[4] There was no obligation upon the trustee to appear and defend the foreclosure action. It was not an interested trustee in the technical meaning of that term. Under an ordinary trust deed the trustee is only a functionary of limited power, under a type of mortgage conferring upon him the power to convey under the prescribed conditions. He has no right to complain if the beneficiary ignores him and proceeds to foreclose the trust deed as a mortgage. (Field v. Acres, 9 Cal. 2d 110, 113 [69 P.2d 422].)

[5] Appellants cite no authority for their demand for damages because of either the unpaid deficiency or the asserted loss due to the increase in value of their erstwhile property. On the contrary it is held that such sums are not recoverable. (Scott v. Security Title Insurance & Guaranty Co., 9 Cal. 2d 606 [72 P.2d 143, 117 A.L.R. 1049].) At the maturity of their note appellants were privileged to pay the principal of the debt with accrued interest and thereby be relieved from all avoidable costs whatsoever. (Sondel v. Arnold, 2 Cal. 2d 87 [39 P.2d 793].) Their misfortunes have stemmed solely from their own default in the performance of a simple obligation to pay money at a specified time. The unhappy predicament in which they found themselves as a [71 Cal. App. 2d 598] result of what they deemed to be the fraud of others might readily have been obviated by the payment or the tender of payment of their debt without forfeiting any action for injustices theretofore suffered. Instead of pursuing this clearcut and simple course they have enlarged the records of the courts with numerous actions and appeals growing out of an ordinary transaction in which they have unsuccessfully sought relief through all the courts of this state, with petitions in some instances for review to the United States Supreme Court. (Carpenter v. Hamilton, 18 Cal. App. 2d 69 [62 P.2d 1397]; Hamilton v. Carpenter, 15 Cal. 2d 130, 131 [98 P.2d 1027]; Carpenter v. Hamilton, 311 U.S. 656 [61 S. Ct. 10, 85 L. Ed. 420]; Carpenter v. Superior Court, 312 U.S. 705 [61 S. Ct. 825, 85 L. Ed. 1138]; Hamilton v. Carpenter, 52 Cal. App. 2d 447 [126 P.2d 395]; Hamilton v. Carpenter, 52 Cal. App. 2d 449 [126 P.2d 397]; Carpenter v. Hamilton, 59 Cal. App. 2d 146, 147 [138 P.2d 353]; Carpenter v. Hamilton, 59 Cal. App. 2d 149 [138 P.2d 355]; Carpenter v. Hamilton, 24 Cal. 2d 95 [147 P.2d 563, 153 A.L.R. 733].)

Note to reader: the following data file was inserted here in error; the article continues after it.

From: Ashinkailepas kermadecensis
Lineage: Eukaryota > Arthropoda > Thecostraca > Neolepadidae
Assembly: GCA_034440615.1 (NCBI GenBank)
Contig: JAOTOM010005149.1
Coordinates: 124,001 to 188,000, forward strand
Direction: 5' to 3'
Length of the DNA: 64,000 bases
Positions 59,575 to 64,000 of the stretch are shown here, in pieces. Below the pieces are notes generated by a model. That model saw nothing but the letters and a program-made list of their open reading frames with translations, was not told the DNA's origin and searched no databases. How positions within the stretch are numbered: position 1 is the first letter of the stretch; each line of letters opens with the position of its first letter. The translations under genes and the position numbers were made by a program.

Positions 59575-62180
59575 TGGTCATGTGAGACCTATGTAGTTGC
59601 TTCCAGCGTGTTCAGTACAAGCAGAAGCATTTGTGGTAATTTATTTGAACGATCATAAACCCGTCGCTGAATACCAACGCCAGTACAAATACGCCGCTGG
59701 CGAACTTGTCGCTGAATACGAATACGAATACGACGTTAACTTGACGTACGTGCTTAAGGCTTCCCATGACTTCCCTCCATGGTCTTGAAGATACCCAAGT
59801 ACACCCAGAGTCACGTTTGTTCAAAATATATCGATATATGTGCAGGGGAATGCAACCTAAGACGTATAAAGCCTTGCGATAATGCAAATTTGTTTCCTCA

[6] The sections of the Civil Code as well as the authorities cited by appellants (Civ. Code, §§ 863 et seq.; Tyler v. Granger, 48 Cal. 259; Estate of Delaney, 49 Cal. 76; Ward v. Waterman, 85 Cal. 488 [24 P. 930]; Nichols v. Emery, 109 Cal. 323 [41 P. 1089, 50 Am.St.Rep. 43]; Blackburn v. Webb, 133 Cal. 420 [65 P. 952]; Gilbert v. Penfield, 124 Cal. 234 [56 P. 1107]; 25 Cal.Jur. § 67, p. 83) do not apply to problems arising under trust deeds. They relate to express trusts for the benefit of third persons whereas a deed of trust is merely an instrument of security. (Touli v. Santa Cruz County Title Co., 20 Cal. App. 2d 495 [67 P.2d 404]; Blair v. Blair, 44 Cal. App. 2d 140, 146 [112 P.2d 39].)

The judgment is affirmed.

McComb, J., and Wilson, J., concurred.